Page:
Thinking about Core Competencies for Biotech

“Certification,” “core competencies,” “career ladders,” “credentialing,” “stackable credentials,” “accelerated learning”…

These are terms being brandished in the circles of my professional life. I suspect that large infusions of grant dollars from the Department of Labor (DOL) are at least partially responsible for the introduction of these terms into our collective consciousness. I was recently a minor participant in the writing of a DOL grant proposal and therefore tried to understand these terms and the mindset behind them. Certification, credentialing, and other such undertakings are based on identifying, as exactly as possible, what people must know/do in a certain situation.

There have been many efforts over the years to determine what biotechnology technicians must know to be successful in their jobs. These have been published in regional and national skill standards documents that can be accessed through the Bio-Link Clearinghouse. While working on the DOL grant proposal, I reexamined some of these skill standard documents in an effort to refine my own thinking as to what is truly essential for our students to master in a laboratory-based biotechnology program. Obviously the so-called “soft-skills” are essential. But what about technical skills; pinpointing these is more difficult. For example, being able to separate DNA fragments with electrophoresis seems to be a core skill when one thinks of the emergence of biotechnology as an industry in the latter part of the twentieth century. But, many of the graduates of our biotechnology program will never run an electrophoresis gel in their professional lives. Leave it in? Take it out?

Biotechnology is so vast that it is difficult to pin down its essential core. Despite these ambiguities, while working on this DOL proposal I attempted to distill the most essential “core competencies” for laboratory-based biotechnology programs. This was done in consultation with my colleagues, Jeanette Mowery, Elaine Johnson, Linnea Fletcher, and Sandy Porter. I’m providing the results for discussion and evolution.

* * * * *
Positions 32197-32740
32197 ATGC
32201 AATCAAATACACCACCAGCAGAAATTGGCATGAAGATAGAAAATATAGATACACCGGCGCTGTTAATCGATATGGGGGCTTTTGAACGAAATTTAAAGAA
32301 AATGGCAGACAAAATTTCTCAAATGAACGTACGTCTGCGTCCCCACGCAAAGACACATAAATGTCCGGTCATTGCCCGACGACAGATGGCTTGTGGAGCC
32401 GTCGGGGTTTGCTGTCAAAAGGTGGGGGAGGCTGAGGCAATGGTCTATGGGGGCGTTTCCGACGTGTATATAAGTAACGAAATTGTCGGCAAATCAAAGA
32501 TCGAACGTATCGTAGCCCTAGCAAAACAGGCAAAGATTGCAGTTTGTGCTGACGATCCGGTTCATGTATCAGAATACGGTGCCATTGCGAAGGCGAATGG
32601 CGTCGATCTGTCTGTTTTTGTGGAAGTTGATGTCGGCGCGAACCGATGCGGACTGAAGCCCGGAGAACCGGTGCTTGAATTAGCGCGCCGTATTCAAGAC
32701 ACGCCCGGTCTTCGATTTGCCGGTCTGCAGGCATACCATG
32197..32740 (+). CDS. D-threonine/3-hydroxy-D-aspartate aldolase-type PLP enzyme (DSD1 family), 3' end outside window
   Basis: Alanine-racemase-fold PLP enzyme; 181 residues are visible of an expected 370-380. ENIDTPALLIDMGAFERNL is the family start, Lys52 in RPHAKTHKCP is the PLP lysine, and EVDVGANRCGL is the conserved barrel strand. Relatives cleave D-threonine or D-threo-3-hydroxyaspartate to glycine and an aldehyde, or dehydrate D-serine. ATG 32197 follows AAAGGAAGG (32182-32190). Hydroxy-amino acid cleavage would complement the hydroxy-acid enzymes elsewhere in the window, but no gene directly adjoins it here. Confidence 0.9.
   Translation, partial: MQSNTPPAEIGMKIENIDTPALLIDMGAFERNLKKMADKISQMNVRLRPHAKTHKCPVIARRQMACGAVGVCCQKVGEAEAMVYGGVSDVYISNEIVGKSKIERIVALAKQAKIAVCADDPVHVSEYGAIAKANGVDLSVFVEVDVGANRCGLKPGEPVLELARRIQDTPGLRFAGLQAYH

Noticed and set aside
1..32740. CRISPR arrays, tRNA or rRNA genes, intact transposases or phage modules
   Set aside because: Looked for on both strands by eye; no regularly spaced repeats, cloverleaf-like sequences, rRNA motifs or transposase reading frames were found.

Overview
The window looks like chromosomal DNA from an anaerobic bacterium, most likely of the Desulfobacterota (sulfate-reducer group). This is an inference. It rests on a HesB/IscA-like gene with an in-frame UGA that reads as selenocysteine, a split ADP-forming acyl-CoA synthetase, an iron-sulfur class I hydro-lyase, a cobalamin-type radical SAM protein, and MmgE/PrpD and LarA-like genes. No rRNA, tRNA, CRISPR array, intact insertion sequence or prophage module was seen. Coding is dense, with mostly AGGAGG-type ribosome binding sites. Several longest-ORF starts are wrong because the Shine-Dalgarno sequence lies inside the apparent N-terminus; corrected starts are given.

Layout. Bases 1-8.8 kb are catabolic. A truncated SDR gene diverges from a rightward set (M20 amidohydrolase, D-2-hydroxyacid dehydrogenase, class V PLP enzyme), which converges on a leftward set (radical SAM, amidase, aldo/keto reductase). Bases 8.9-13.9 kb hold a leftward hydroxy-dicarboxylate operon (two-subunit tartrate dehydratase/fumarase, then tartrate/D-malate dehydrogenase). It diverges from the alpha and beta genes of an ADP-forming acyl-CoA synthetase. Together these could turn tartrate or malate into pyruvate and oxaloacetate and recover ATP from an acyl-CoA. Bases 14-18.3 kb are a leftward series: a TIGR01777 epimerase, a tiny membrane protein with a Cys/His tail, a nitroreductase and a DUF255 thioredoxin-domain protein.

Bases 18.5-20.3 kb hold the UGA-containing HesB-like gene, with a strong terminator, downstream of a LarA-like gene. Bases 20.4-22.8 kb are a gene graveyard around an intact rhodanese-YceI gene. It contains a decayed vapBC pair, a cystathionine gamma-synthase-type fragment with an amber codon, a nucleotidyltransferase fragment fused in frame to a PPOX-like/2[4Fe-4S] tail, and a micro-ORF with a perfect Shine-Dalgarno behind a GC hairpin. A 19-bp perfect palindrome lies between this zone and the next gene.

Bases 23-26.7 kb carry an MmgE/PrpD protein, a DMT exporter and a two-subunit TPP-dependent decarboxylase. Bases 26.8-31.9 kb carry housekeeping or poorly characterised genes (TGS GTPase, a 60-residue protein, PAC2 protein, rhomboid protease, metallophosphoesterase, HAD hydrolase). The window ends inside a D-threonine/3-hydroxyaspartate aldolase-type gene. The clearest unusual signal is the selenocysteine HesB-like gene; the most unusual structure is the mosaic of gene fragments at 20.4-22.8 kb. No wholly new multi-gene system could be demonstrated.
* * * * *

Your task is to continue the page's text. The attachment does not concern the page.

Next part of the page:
What do you think?        

BIO-LINK 

DRAFT OF COMMON CORE TECHNICAL COMPETENCIES FOR THE BIOSCIENCE LABORATORY

 
WHAT ARE THESE STANDARDS?
 
The following document is a draft of “common core” technical skill competencies that are specific for biotechnology. Common core refers to skills and knowledge that apply broadly to most biotechnology workplaces. Specialized skills, such as operating a flow cytometer or performing the polymerase chain reaction, while critically important in some settings, are not considered to be core and are not included here.
 
This document draws on the Washington State Skill Standards1 and the Department of Labor Skills Standards2, both projects that brought in large teams of biotechnology practitioners.
 
These standards are intended to describe the skills and underlying knowledge required of entry level biotechnology technicians in:
 

  • Basic Bioscience Research/Academic Laboratories
  • Testing Laboratories Relating to Biotechnology (e.g., pharmaceutical development laboratories, quality control laboratories)
  • Small Scale Biotechnology Production Facilities (e.g., facilities that produce gram quantities of enzyme using laboratory-scale equipment)
  • Bioprocessing Pilot Plants
  • Large Scale Bioprocessing Facilities (Note: larger scale bioprocessing may have additional requirements that are considered to be “core” relating to engineering and mechanics.)

 
PRESENTATION AND ORGANIZATION OF THESE STANDARDS
 
It is not reasonable to expect entry level technicians to establish processes and procedures in a workplace, although they may do so later in their careers or in some situations. Therefore, these standards frequently use the phrase “according to established procedures” to indicate that the technician is following processes and procedures that were put in place by the employer.